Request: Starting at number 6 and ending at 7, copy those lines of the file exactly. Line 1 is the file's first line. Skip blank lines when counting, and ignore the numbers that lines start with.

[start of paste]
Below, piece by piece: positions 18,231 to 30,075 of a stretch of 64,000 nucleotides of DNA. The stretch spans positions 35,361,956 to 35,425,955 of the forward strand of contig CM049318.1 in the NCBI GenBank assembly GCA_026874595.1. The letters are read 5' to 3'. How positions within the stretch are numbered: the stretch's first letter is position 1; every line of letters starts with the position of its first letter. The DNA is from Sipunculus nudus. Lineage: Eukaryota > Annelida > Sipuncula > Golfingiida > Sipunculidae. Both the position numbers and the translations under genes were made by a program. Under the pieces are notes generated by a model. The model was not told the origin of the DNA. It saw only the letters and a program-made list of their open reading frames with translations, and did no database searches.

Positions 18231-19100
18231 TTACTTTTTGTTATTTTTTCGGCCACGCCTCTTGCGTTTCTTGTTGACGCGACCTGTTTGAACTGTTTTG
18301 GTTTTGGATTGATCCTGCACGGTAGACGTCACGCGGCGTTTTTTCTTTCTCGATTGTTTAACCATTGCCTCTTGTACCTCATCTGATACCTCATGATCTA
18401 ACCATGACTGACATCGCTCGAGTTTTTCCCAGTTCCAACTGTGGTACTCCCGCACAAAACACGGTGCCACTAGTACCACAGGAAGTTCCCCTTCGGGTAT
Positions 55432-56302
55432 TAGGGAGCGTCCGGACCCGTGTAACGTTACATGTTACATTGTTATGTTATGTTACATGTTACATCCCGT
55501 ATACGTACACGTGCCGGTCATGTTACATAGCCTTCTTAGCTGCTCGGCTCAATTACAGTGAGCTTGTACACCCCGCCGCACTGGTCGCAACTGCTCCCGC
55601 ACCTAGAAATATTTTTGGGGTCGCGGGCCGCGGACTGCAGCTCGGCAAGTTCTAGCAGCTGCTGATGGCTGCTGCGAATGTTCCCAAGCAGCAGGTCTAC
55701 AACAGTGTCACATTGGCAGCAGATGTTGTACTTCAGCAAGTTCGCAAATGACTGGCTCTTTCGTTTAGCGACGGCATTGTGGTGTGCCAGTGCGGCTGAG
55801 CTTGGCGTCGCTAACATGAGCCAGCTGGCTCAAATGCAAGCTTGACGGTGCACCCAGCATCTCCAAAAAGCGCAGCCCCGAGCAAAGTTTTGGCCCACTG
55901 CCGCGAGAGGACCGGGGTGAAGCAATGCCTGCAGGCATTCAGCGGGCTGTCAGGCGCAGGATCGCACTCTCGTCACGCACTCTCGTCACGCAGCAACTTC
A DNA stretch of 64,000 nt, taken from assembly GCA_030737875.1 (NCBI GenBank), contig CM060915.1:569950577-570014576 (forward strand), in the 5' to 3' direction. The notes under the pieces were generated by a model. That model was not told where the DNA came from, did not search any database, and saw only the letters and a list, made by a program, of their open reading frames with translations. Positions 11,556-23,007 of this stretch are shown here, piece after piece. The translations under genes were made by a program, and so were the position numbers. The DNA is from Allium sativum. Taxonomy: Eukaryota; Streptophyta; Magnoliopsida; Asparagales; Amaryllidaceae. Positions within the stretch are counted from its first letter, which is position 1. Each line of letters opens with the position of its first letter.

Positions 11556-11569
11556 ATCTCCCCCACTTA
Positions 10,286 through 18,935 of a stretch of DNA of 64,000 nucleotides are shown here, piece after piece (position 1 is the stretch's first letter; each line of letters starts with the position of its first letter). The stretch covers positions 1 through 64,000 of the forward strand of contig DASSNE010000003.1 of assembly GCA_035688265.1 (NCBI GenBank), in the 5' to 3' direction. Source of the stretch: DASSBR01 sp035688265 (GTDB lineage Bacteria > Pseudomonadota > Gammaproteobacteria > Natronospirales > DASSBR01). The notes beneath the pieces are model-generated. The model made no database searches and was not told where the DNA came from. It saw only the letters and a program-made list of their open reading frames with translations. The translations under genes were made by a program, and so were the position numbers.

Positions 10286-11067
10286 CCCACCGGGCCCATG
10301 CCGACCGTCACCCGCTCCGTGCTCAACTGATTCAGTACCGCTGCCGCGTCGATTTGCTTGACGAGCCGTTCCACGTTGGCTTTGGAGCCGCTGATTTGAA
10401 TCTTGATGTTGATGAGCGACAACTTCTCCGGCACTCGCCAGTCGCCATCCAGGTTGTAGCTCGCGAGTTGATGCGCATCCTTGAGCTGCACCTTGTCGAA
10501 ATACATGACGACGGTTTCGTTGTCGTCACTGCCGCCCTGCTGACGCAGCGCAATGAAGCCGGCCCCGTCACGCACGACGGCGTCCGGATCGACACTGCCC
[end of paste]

Positions 55432-56302
55432 TAGGGAGCGTCCGGACCCGTGTAACGTTACATGTTACATTGTTATGTTATGTTACATGTTACATCCCGT